FDT/DTM alternative to DDL
Emerson adds that FDT JIG has shaped a technology with an FDT that is a “software receptacle” into which a DTM is “inserted.” The FDT provides interfaces to the software architecture of the host system, and so that FDT it becomes an integral part of the host system. The FDT provides access to underlying services, such as display, keyboard, database, and other generic host features. It also provides access to any digital communication interfaces the host system might possess.

The FDT specification requires implementation to be accomplished with a Microsoft Windows Operating System (OS), and is built on Microsoft’s Component Object Model (COM) and Distributed Component Object Model (DCOM) technology. Because COM/DCOM doesn’t support real-time data exchange, these technologies have been extended to accommodate this requirement.

FDT is intended to provide interface to the HART, FOUNDATION fieldbus and/or Profibus communication drivers, if they are present in the host system. Emerson says that FDT JIG only supports HART and Profibus at present.

Emerson explains that a DTM is software supplied by the field device manufacturer. It is installed as a component of the software architecture. A DTM is “plugged into” the FDT, and uses Microsoft Active X to access services provided by the FDT. By using available FDT ser-vices, the DTM provides all access to the field device.

Likewise, all of the information that a device manufacturer wants to make available is programmed into the DTM. This includes all real-time data, alarms, events, configuration information, screen displays, multilingual help screens, device specific documentation, parameter validity check, generation of dependent variables, diagnostic functions and the device calibration sequence. One DTM can support more than one field device, but this increases its programming complexity.

HMI with FDT/DTM
In the proposed FDT/DTM technology, software for implementing HMI visualization is the responsibility of the field device suppliers, according to Emerson. HMI screen images served up with data from the devices have a different look and feel from each field device supplier. DDL insures a consistent look and feel on a given host system because the host implements a single interpretation for all device description files, independent of vendor. FDT JIG reports that it has a style guide, and that it will test for common look and feel, without sacrificing ability.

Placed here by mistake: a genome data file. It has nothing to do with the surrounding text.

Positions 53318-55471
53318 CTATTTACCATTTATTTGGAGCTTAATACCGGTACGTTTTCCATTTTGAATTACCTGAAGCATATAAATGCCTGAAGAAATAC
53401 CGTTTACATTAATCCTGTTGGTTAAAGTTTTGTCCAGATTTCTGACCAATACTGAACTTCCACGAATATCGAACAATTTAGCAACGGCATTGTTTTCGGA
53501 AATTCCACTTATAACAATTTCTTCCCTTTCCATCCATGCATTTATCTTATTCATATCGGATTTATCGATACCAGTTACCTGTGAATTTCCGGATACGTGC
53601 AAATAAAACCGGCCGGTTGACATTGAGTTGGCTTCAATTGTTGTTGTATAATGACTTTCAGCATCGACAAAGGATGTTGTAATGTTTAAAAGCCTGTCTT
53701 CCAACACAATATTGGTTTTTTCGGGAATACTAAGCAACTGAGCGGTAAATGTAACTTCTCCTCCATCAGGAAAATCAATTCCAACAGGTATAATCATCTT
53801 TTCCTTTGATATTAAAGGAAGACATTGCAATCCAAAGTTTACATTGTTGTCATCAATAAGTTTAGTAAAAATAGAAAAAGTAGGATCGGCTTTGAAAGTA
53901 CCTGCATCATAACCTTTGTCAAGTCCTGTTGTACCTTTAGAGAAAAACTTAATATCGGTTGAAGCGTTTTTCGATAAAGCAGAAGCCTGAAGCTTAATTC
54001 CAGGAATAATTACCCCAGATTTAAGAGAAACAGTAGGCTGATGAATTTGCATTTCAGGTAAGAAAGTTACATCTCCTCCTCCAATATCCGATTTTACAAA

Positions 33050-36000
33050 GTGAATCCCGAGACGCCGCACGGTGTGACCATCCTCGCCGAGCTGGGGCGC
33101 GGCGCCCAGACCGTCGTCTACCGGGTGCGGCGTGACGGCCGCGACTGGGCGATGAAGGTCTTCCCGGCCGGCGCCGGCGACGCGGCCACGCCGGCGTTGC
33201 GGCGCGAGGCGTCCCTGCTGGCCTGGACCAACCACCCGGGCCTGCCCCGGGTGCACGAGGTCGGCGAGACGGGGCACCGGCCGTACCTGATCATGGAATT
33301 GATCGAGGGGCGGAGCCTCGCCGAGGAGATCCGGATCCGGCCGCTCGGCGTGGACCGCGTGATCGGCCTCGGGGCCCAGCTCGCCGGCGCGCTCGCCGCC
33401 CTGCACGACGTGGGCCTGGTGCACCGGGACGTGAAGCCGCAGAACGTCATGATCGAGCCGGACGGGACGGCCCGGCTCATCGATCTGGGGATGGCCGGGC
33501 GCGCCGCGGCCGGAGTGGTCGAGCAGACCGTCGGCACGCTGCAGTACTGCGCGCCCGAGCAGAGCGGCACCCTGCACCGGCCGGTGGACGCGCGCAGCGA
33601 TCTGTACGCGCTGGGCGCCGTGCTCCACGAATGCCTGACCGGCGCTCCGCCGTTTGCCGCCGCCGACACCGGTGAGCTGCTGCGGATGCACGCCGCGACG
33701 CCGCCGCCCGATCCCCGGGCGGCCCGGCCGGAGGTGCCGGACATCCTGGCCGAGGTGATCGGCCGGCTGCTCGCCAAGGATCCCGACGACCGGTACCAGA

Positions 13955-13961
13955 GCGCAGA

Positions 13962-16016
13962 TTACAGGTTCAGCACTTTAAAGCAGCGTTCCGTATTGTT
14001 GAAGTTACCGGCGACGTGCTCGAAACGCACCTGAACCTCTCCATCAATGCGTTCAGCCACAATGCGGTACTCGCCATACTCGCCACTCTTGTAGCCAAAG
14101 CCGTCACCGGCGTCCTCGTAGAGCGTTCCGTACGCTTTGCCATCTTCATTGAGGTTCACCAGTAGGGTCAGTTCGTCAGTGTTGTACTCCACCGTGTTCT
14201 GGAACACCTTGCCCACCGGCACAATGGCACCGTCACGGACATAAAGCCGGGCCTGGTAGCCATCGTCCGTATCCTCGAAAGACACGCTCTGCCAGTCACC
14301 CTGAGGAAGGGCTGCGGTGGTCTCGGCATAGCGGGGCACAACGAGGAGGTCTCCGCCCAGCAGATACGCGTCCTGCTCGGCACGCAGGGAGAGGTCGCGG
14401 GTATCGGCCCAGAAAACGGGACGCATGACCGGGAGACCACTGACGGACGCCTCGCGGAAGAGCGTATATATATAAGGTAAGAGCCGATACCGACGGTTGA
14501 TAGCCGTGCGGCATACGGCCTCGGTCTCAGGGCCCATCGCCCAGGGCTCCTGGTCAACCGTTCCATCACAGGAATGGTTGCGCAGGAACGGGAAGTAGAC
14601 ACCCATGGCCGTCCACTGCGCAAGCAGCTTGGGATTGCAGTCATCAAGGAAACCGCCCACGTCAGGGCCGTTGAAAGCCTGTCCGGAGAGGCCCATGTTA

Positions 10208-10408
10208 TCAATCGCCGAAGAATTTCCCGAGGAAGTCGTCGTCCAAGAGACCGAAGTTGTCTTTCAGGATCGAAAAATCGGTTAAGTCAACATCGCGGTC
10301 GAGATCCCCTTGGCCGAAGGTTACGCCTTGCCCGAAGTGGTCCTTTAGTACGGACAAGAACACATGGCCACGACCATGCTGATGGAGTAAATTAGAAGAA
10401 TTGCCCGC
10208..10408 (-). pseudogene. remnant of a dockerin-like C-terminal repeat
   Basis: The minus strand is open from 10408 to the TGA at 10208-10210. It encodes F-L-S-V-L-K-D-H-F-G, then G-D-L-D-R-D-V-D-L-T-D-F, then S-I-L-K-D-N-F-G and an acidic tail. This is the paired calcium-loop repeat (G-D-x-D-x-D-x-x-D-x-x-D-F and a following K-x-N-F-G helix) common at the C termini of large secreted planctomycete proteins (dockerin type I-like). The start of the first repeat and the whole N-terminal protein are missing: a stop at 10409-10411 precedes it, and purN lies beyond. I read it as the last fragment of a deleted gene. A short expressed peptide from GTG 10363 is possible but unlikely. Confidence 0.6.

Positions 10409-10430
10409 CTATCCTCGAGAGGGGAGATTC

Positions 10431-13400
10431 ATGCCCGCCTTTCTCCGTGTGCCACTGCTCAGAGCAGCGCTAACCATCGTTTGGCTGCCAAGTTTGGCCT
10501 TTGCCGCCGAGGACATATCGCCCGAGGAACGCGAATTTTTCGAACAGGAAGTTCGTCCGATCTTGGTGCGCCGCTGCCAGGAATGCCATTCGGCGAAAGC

Upgrade management, revision control
While DDL is designed for interoperability, FDT/DTM requires custom drivers, i.e. its DTMs), which tightly integrate the field device software with a host operating system. This executable software must be maintained by the field device manufacturer, and integrated by the host system supplier.

FDT/DTM technology’s operating system dependence and its tight integration of software lead to more challenging upgrades. For example, there are significant differences between Microsoft Win 95, 98, Me, NT, 2000, and XP. More significant changes are coming in the Microsoft Longhorn release that has significant graphical user interface (GUI) changes.

Emerson says it’s unlikely that the DTMs of all vendors’ field devices would work correctly when upgraded with host system software, and that DTMs of all the vendors’ field devices would work correctly in the new Windows OS. Emerson says an existing DTM must be integrated in the host when new features or functionality are added, or when the OS is upgraded. It’s not clear who is responsible for ensuring continued compatibility between the DTM and the host system FDT. It will likely be a combination of the device manufacturer, the host system supplier, and the end-user. Their roles are interdependent and will require expensive, often time-consuming negotiation. A similar integration process for a new proprietary software driver must occur when a field device is revised or upgraded.

Emerson concludes that it’s unlikely that installed DTMs can keep pace with enhancements, and even more unlikely that they can survive an upgrade. This will likely force host system suppliers to restrict the number of different vendors’ field devices. Otherwise, revision control would become unmanageable.

Control Engineering Daily News Desk
Jim Montague, news editor
jmontague@reedbusiness.com